Benjamin Franklin said that education provides the highest return of any investment ["49 States Flunk College Affordability Test," usnews.com]. Many Americans are already unable to afford a higher education. America's status as the world's sole superpower is based largely on the fact that we have a considerable scientific and technological edge over other countries. Unfortunately, the edge is eroding fast. If we fail to educate our future generations, we can be certain that our economic and military power will wither away. This country needs to get its priorities straight. One of the top priorities has to be fixing our education system, and not just higher education. Our public school system ranks near the bottom among industrialized nations.
Comment by Mike of VA
Here's a thought. All high school graduates do two years compulsory military or government service. They come out with the equivalent of an AA [associate] degree and get to continue their education at a reduced/subsidized rate. It's good for the country and good for the kids.
Comment by Teri of NH
The message of this story is that the free market is a failure when it comes to lowering prices for the average consumer on the most critical of life issues. Education and health must be subsidized by government. Asking the average American citizen and family to pay for a son or daughter's college education is becoming impossible and only leaving potential students with a lifetime of debt. The fact that schools and healthcare operate for profit is an outrage. Sure, colleges like Harvard and Stanford have huge endowments that can finance full tuition for any one of their students. But how many students get the benefit of going to Stanford or Harvard?
Comment by Byron Gordon of CA
Joe the Plumber makes a decent living and much better than a lot of college graduates. We need plumbers, electricians, and other tradespeople as well. Too many people thumb their noses at such good-paying jobs. They want their kids to go to college to get an art or literature degree, which is completely worthless in the real world.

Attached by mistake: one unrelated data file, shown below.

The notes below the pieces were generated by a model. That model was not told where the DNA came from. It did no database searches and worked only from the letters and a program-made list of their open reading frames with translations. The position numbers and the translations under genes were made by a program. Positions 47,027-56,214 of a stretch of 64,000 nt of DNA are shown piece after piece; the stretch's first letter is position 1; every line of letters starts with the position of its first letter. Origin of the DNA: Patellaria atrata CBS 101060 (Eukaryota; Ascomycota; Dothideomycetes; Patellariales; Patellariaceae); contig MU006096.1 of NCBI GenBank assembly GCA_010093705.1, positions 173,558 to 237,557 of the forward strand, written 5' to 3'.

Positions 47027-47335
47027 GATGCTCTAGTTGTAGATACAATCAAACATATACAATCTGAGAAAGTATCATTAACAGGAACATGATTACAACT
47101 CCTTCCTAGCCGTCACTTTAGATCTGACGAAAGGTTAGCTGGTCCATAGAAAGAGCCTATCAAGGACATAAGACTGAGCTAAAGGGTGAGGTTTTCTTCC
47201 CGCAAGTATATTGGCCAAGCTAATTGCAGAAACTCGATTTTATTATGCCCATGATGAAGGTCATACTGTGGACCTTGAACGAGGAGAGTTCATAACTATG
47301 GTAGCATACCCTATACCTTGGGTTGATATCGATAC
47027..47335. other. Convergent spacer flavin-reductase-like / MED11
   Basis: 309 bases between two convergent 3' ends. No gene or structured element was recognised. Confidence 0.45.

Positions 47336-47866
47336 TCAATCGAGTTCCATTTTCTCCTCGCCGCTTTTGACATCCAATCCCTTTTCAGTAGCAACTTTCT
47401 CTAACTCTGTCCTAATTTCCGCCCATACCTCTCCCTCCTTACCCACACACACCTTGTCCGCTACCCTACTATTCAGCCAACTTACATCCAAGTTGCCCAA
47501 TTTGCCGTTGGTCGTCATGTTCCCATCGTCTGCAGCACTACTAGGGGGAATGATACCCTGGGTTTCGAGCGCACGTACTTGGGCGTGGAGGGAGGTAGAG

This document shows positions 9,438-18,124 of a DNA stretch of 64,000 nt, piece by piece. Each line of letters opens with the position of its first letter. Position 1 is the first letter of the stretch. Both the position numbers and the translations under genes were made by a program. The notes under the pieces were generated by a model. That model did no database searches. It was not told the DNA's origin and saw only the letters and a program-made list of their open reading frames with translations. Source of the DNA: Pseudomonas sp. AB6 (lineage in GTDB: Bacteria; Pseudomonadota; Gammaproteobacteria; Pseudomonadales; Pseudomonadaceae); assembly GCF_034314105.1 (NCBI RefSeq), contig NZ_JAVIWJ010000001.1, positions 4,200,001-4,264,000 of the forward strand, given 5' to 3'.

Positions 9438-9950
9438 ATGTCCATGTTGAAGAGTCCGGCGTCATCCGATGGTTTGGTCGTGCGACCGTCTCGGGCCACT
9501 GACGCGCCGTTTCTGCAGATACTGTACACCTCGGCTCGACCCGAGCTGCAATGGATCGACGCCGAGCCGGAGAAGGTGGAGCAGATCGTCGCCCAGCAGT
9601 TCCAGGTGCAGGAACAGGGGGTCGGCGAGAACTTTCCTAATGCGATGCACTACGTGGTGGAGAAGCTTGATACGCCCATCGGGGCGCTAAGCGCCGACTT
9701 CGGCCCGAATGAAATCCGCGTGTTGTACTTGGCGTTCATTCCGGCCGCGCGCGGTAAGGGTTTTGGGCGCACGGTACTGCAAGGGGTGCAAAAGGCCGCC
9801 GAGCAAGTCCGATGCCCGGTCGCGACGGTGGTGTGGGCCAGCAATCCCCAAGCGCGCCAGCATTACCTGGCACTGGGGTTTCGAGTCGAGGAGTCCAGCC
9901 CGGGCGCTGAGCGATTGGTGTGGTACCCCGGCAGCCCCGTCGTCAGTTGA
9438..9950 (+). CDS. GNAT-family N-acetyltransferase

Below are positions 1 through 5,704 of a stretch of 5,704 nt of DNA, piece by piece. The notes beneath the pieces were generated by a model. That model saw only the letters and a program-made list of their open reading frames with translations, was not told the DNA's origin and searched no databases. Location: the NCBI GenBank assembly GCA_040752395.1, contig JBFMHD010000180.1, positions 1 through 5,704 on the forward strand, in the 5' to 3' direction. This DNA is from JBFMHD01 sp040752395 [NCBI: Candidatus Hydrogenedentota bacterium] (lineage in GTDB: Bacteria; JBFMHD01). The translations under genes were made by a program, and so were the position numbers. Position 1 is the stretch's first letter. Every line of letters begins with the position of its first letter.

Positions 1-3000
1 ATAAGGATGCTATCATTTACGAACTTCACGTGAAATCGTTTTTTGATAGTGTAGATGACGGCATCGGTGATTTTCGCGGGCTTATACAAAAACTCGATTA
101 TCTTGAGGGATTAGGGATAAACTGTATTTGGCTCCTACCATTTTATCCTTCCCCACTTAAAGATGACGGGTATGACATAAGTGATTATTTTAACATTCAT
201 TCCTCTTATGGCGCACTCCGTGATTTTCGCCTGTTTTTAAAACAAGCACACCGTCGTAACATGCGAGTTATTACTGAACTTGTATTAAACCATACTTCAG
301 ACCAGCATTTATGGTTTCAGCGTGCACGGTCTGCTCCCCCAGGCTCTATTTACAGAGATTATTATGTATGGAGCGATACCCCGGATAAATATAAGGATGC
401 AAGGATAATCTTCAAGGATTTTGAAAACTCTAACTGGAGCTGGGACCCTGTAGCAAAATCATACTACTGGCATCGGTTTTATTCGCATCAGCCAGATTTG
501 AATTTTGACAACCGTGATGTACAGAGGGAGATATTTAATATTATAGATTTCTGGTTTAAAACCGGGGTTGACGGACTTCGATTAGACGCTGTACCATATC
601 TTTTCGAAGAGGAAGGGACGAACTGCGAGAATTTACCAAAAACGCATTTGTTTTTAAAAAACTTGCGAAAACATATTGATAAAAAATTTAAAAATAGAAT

Comment by Bob Green of TX
A basic four-year college education should be a birthright of an American citizen. In decades past, the concept of publicly financed K-12 education has made sense. In this day and age, with a decreasing percentage of our population in rural and farming communities and with greater need than ever before to have a higher degree of qualification in virtually all job environments, a four-year college degree is rapidly becoming the equivalent of the high school diploma. Education equals opportunity. Education provides the means for a person to adapt to changing times, technologies, and opportunities. These days, on a scale never before witnessed, there is increasing competition from millions in other countries. This is the single greatest generational priority in the United States today. It's time we rectified this situation and started taking steps to provide free basic four-year college tuition to all Americans.
Comment by Jill Holmes of CA
If you want a free education, just get a library card. The more difficult it is to get a college education, the more it is worth. A high school diploma used to be a big deal, but now that everyone has one, it is not worth anything. If everyone had a college degree, then the job market would be saturated even more than it already is. Now that more people are getting four-year degrees, you really need a master's to be competitive.
Comment by Mike Lanier of GA